8. “Any dead person of similar description with marks of a bleeding bite, may be considered as having been bitten by serpents and other poisonous creatures.”


The above mentioned symptoms along with signs that were considered for poisoning was duly looked for in cases of death by insect or snake bites also. 

9. “Any dead person, with body spread and dress thrown out after excessive vomiting and purging may be considered as having been killed by the administration of the juice of the madana plant.”
After the dealings of post mortem, Arthashastra also enlightens on the tests to be carried out to confirm or cross check the results obtained from the post mortem of the victim.


A portion of the translated version of Arthashastra by R. Shamasastry reads:
“Death due to any one of the above causes is, sometimes under the fear of punishment, made to appear as having been brought about by voluntary hanging, by causing marks of ligature round the neck.

In death due to poison, the undigested portion of meat may be examined in milk. Or the same extracted from the belly and thrown on fire may, if it makes ‘chitchita’ sound and assumes the rainbow colour, be declared as poisoned.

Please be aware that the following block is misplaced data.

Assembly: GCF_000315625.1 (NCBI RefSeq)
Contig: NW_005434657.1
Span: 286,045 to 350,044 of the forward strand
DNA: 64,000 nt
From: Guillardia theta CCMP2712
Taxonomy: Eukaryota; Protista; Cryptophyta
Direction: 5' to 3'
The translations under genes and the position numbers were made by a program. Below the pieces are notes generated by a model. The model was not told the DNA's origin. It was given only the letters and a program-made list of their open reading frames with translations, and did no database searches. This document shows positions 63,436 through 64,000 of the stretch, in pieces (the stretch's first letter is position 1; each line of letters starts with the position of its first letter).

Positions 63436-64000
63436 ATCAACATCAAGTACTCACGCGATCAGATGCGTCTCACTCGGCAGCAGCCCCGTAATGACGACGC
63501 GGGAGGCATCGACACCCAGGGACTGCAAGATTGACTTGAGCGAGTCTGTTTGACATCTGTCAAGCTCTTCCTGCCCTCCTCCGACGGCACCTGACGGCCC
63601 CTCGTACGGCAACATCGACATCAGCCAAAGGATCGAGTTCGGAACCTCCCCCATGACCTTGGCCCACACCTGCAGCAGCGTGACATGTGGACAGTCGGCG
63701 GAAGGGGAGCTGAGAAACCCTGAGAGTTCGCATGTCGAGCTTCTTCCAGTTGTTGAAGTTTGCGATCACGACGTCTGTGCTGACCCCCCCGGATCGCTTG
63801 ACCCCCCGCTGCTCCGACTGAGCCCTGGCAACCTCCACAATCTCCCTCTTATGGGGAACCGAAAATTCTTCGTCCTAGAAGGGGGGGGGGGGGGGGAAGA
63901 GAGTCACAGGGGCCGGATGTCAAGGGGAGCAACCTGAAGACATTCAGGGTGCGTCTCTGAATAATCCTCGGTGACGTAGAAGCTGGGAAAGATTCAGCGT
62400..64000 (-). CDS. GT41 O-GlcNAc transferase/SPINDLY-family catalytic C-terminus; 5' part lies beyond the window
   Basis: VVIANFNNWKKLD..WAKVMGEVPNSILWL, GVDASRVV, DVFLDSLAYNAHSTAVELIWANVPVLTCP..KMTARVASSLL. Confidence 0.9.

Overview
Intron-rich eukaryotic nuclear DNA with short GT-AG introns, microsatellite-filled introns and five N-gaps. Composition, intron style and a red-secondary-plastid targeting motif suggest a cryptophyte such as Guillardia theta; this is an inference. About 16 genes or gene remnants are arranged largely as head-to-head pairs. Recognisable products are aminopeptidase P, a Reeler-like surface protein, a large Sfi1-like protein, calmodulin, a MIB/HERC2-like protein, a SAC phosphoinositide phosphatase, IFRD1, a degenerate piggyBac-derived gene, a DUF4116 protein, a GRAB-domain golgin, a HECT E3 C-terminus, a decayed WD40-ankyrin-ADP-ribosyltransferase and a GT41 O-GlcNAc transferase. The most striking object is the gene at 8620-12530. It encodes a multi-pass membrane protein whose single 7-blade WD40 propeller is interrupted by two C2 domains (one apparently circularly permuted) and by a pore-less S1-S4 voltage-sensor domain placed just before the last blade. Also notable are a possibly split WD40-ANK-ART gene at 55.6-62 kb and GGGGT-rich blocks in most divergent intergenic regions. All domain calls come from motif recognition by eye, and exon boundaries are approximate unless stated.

Or when the belly (hridayam) remains unburnt, although the rest of the body is reduced to ashes, the dead man's servants may be examined as to any violent and cruel treatments they may have received at the hands of the dead. Similarly such of the dead man's relatives as a person of miserable life, a woman with affections placed elsewhere or a relative defending some woman that has been deprived of her inheritance by the dead man may also be examined.

The same kind of examination shall be conducted concerning the hanging of the body of an already dead man.”
Therefore, there existed such methodical techniques through which the outcome of the post mortem test results could be verified with scientific and practical proof. There are many more such texts that talk about surgery, medicines, and other things- so, the scientific knowledge of the ancient times is still reflected in present day practices, though it may not be in the same form. 

Hope you enjoyed reading it!